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bluedog225
07-31-2010, 10:26 PM
Would someone explain the different types of oil? I realize it gets wildly complicated if we expand to non-petroleum based products but even if we stick to those, it seems pretty complex. Google is little help. Between grease and light sewing machine oil....I understand different viscosity but don't get the other attributes. For example, how does automatic transmission fluid compare to 30 weight? Is ATF and oil but brake fluid is not? Can any oil be used as a hydraulic fluid? Is wd-40 an oil? What is a "cutting oil" used on a sharpening stone? Is that any lubricant that will carry away the fines? Only use water on a water stone (?) but anything goes on other types? So any petroleum oils "build" and harden on a surface like tung oil? Didn't I see someone recommending soaking varnish brushes in ATF? Seems odd since I go to a lot of trouble to clean the surface before putting the varnish on....or is it so light it evaporates?

I shudda become an engineer.

Confused.

Many thanks

Tom

Lew Barrett
07-31-2010, 11:20 PM
Is this a trick question?

In the good old day oils were made from a broad range of other (not petroleum based) natural products; whales, fish, nose grease, what have you. In fact, the lubricating qualities of whale oils are so great and special that they were specified for use in space.

Be that as it may, modern chemistry is so marvelous (ain't it now?) that they can make a lobster dinner out of light sweet crude and the only way to tell the difference is when your liver and kidneys go kablooey. Ever eat "kana" in a Japanese restaurant? Ever wonder what they make it out of? I have done both! Eaten it and wondered! So.......most lubricants and greases (like 99.999%) are some petroleum compound or another. A good understanding of the various different requirements and properties of the fluids that run inside most modern machinery can begun to be garnered here:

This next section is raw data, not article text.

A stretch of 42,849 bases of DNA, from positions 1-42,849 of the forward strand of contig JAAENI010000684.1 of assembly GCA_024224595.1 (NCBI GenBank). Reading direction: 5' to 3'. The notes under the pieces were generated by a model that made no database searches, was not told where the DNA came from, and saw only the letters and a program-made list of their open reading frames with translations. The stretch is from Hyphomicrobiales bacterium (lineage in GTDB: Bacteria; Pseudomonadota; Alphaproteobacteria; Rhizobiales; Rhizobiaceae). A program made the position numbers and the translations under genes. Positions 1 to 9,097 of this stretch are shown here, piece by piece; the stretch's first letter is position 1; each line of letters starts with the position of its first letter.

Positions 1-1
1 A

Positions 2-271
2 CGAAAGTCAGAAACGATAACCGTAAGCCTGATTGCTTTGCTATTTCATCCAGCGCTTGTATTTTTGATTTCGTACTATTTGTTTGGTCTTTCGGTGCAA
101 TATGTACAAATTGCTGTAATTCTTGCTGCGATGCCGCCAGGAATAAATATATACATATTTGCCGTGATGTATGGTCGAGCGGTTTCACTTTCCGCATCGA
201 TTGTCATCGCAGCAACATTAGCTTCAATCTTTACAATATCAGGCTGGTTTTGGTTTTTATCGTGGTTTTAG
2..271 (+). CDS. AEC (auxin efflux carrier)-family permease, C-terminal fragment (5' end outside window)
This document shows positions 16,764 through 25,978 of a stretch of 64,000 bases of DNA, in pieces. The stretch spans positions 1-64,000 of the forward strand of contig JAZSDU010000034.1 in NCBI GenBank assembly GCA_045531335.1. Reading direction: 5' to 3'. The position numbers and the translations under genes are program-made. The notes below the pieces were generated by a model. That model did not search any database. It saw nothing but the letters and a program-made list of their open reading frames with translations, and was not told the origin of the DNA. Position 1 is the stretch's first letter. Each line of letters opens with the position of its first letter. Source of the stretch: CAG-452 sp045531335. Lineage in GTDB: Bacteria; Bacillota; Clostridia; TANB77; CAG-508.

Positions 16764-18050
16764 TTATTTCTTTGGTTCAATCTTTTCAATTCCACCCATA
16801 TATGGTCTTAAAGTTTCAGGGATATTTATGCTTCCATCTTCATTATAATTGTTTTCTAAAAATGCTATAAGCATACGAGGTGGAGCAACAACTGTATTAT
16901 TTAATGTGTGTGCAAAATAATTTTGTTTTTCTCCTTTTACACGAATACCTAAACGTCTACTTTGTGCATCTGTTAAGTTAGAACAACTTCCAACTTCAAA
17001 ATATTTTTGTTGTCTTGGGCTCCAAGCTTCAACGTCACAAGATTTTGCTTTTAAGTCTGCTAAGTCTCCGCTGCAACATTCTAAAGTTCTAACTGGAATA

Read This (http://en.wikipedia.org/wiki/Motor_oil)

I bet Clan Gordon could write a tome on the topic! Maybe he already has?

Bottom line: This is a big question to crack!

Lew Barrett
07-31-2010, 11:29 PM
Brake fluid is something of a special case product. Read about it here, bears on hydraulic fluids. (http://en.wikipedia.org/wiki/Brake_fluid)

Synthetic motor oil gets it's own topic heading here (http://en.wikipedia.org/wiki/Synthetic_oil).

Store varnish brushes in Diesel or kerosene if you are looking to use the traditionally called for fluids in that application.

paladin
08-01-2010, 02:27 AM
Rendered bear grease does not get rancid, can be used in a number of situations, whale oil I have, candles, machine oil etc for clocks/instruments (like my sextant).
Other oils of various viscosity are made by "cracking" the crude, using heat to separate it out, changing the volatility and lubricity of the product. Natural petroleum is cheaper by far than any of the other possible sources, and modern chemistry makes improved products possible.

Stiletto
08-01-2010, 07:46 PM
All modern automotive fluids are engineered to meet specific requirements, for example automatic transmission fluid will have anti foaming agents in it because there is a lot of stirring action in a transmission.

http://carbibles.com has some good explanations of engine oils (amongst other things).